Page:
Finance Minister Colm Imbert needs to be more equitable in granting assistance! In a press conference recently, he said he plans to help small and medium-sized enterprises (SMEs) with soft loans during the COVID-19 pandemic.
But loans – soft or hard – have to be repaid with or without interest. At the moment, most of these SMEs (including micro-enterprises) have no income stream due to the national lock-down. They still have to pay their current loans, mortgages, rent, utilities and all taxes owed to Government.
They are already indebted. Why dig deeper into a dark hole? Minister Imbert should instead give financial relief grants to registered SMEs (including micro-enterprises) just as he is giving to Caribbean Airlines ($442 million), Tobago hoteliers ($50 million) and maxi-taxi owners ($6 million).
Some of these SMEs would not benefit from Government’s Value Added Tax (VAT) refunds because they are not VAT-registered since they do not meet the threshold of selling goods or services worth $500,000. or more in a twelve-month period.
Examples of SMEs include fitness and recreation centres, beauty salons, bars, food outlets, legal and accounting offices, printeries, and retail stores such as those selling books, computers and cell phones.
Imbert has $21 BILLION at his disposal for COVID-19 relief to help poor and struggling individuals, families, organisations and businesses. Some of it should also be granted to SMEs and micro-enterprises as a life-line and kick-start.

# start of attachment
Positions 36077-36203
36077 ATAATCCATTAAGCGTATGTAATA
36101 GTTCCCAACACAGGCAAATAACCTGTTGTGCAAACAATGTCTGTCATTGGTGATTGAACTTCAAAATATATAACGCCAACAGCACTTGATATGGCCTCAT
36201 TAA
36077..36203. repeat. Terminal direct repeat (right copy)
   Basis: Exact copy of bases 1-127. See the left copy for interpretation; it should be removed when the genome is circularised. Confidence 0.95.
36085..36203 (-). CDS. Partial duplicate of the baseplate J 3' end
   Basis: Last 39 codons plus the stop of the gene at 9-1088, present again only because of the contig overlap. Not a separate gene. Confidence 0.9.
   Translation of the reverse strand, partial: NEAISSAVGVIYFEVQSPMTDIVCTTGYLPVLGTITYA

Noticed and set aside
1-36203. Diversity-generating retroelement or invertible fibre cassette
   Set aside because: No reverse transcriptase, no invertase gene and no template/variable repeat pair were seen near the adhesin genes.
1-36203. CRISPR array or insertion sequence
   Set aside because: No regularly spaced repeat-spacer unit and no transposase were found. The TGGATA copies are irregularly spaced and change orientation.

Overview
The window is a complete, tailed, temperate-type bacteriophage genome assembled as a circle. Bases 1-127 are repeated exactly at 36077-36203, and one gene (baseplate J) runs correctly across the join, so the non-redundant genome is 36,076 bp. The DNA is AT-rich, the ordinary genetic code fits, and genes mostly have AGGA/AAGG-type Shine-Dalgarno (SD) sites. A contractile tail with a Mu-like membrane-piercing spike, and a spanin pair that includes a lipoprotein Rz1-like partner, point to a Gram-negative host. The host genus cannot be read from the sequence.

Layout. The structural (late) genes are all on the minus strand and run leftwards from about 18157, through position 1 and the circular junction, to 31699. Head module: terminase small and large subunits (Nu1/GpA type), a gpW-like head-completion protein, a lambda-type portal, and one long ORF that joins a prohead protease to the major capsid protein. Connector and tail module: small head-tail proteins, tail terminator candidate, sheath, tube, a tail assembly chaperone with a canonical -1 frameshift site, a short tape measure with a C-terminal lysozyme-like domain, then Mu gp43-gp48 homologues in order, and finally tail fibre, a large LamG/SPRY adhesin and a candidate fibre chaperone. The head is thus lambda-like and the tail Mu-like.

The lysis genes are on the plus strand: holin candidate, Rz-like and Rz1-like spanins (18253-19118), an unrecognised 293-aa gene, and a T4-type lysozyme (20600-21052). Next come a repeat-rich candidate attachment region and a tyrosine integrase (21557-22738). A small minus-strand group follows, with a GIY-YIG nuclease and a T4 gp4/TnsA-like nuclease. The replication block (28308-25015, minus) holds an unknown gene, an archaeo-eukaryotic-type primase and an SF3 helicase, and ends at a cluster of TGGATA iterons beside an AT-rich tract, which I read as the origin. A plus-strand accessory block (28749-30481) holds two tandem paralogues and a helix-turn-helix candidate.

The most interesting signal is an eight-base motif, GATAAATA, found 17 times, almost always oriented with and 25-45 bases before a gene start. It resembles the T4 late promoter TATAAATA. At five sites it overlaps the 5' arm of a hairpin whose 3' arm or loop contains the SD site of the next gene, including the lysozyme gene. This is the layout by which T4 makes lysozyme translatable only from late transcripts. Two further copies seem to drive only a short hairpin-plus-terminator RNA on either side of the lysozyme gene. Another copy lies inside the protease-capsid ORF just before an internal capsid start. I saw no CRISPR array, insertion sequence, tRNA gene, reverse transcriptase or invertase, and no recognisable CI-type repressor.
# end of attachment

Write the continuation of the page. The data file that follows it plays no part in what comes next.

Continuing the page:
It is these micro-enterprises that produce services and goods that use local raw materials and, therefore, do not drain the country of its foreign exchange. They drive innovation and competition in many economic sectors.
According to the Oxford Business Group Country Report (2020), SMEs comprise “a vital part of the Trinidad and Tobago economy.” The T&T Chamber of Industry and Commerce (TTCIC) recorded that there were more than 20,000 SMEs operating in the country in 2011, employing around 200,000 workers and representing approximately 30% of the nation’s GDP.
If Imbert does not give financial grants to SMEs and micro-enterprises, most of them would die after the COVID-19 pandemic, creating more retrenchment and unemployment in the country.
If the Finance Minister is interested in economic stability and growth, he should be equitable. But that would require him to think outside of the box.
Dr Kumar Mahabir,
San Juan, Trinidad and
WhatsApp 756 4961